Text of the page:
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In July as the state’s forests, along with its tourism season, seemed to be going up in smoke, the industry anxiously awaited a move from Santa Fe to counter bad publicity.
They wondered aloud if Tourism Secretary Monique Jacobson had a game plan.
She did. Rather than calling more attention to the fires, she took another approach – the “Catch the Kid” campaign.
Don’t expect the same old thing from Jacobson, a home-grown marketer hired away from Quaker Oats to breathe life into tourism promotion. She grew up in the business – her father’s a hotelier in Taos Ski Valley – and honed her skills out of state. Now she’s back with energy, ideas and infectious enthusiasm.
Recently I watched her seize the attention of a roomful of power players made grumpy by economic news.
By the end of the meeting, everybody was on board, and I could swear they even had a spring in their steps.
Jacobson began with the bad news: New Mexico is 38th in the nation for tourist visitation. Tourists drive through here on their way to other destinations.
The average age of visitors here is above the national average, and their spending is below.
“We should be in the top five, or at least the top 20 destinations,” Jacobson said. “It’s an absolute crime when you think about what we have to offer.
People passing through aren’t falling in love with New Mexico. We’re not written up in social media.
“Within 12 years, one-fourth of our visitors will have expired. I’ve worked on oatmeal, and I’ve seen what happens,” she said to laughs from a graying audience.
“We need to find the right people who will spend more money,” the marketer asserts.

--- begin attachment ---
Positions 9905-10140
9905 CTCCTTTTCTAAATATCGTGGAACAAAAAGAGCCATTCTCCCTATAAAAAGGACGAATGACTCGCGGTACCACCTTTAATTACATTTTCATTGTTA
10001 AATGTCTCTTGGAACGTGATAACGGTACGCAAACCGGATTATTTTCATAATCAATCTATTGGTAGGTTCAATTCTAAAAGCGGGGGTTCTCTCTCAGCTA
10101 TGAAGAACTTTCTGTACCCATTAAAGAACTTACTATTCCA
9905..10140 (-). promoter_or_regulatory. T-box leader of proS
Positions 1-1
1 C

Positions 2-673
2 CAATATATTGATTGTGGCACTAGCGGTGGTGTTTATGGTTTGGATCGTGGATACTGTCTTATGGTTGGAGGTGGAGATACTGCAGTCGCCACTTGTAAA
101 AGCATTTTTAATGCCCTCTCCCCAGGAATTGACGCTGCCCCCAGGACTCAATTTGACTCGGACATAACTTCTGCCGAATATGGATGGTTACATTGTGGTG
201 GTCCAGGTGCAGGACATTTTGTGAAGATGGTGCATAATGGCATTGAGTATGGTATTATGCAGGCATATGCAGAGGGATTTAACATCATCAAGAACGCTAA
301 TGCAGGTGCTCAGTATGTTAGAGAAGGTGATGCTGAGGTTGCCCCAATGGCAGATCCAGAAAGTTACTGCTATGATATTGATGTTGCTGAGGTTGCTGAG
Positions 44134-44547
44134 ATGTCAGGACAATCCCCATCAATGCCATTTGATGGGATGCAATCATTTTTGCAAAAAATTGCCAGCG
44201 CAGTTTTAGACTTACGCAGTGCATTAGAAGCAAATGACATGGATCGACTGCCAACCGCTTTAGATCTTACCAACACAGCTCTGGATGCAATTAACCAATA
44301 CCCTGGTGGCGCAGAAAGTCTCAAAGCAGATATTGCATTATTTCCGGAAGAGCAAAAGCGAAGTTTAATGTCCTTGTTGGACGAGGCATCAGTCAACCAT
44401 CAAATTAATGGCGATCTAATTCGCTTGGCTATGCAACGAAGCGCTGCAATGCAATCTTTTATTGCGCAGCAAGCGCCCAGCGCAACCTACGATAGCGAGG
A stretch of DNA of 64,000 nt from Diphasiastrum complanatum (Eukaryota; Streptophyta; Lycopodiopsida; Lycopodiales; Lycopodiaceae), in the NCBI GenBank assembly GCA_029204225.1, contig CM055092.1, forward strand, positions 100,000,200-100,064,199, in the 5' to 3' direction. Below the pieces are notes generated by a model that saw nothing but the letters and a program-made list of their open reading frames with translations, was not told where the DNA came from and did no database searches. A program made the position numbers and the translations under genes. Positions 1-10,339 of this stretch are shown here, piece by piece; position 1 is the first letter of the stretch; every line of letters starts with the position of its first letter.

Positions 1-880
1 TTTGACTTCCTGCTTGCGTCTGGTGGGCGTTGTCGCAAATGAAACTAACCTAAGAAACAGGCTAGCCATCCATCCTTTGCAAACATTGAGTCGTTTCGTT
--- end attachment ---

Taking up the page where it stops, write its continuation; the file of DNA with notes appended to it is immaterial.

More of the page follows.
She’s conducted focus groups in Houston, Los Angeles, Chicago and Albuquerque and is now honing in on “the mindset of the traveler who has fallen in love with New Mexico.”
Those are adventurous travelers who want to do rather than see and crave authenticity.
Behind the scenes, Jacobson is weaning her staff from tourism services to moving to tourism generation. She’s asked them all to “elevate their game.”
For the industry and state, she has two messages:
•Don’t expect the department to be all things to all communities. The approach will be targeted, not shotgun.
“We have got to stop viewing each other in New Mexico as competitors,” she says. “We have got to elevate New Mexico as a whole.”
Hear, hear! After years of each community jealously watching what the state spends on its behalf, it’s nice to hear somebody remind them they’re all in this together.
•She won’t be asking the legislature for more money until she knows the department is making the best use of the budget it has.
“We will never have the money to compete with some states. We will be more creative. Money will not be an excuse.”
Asking for a bigger promotion budget is a yearly mantra for tourism people – I’ve beaten that drum myself in this column – and yet I found myself nodding my head.
Convinced New Mexico needed a quick tactical win, she unfurled Catch The Kid to boost visitation to 10 communities.
For about $630,000, the campaign signed up more than 2,000 posses – half from here, half from out of state – and the department can track their spending.
The website, www.CatchTheKid.com, alone is pretty entertaining.
Impressed by Jacobson’s passion for the state, I couldn’t help but contrast this can-do secretary with her can’t-do counterpart in economic development.
Secretary Jon Barela isn’t young and blonde, but the real difference is that Jacobson isn’t running for office.
It’s full speed ahead, no excuses. Barela, still blaming the Obama administration for challenges as he did during his campaign for congress, finds many excuses.
When Monique Jacobson closed, her audience was ready to accept her invitation to go explore the state. Now that’s marketing.
© New Mexico News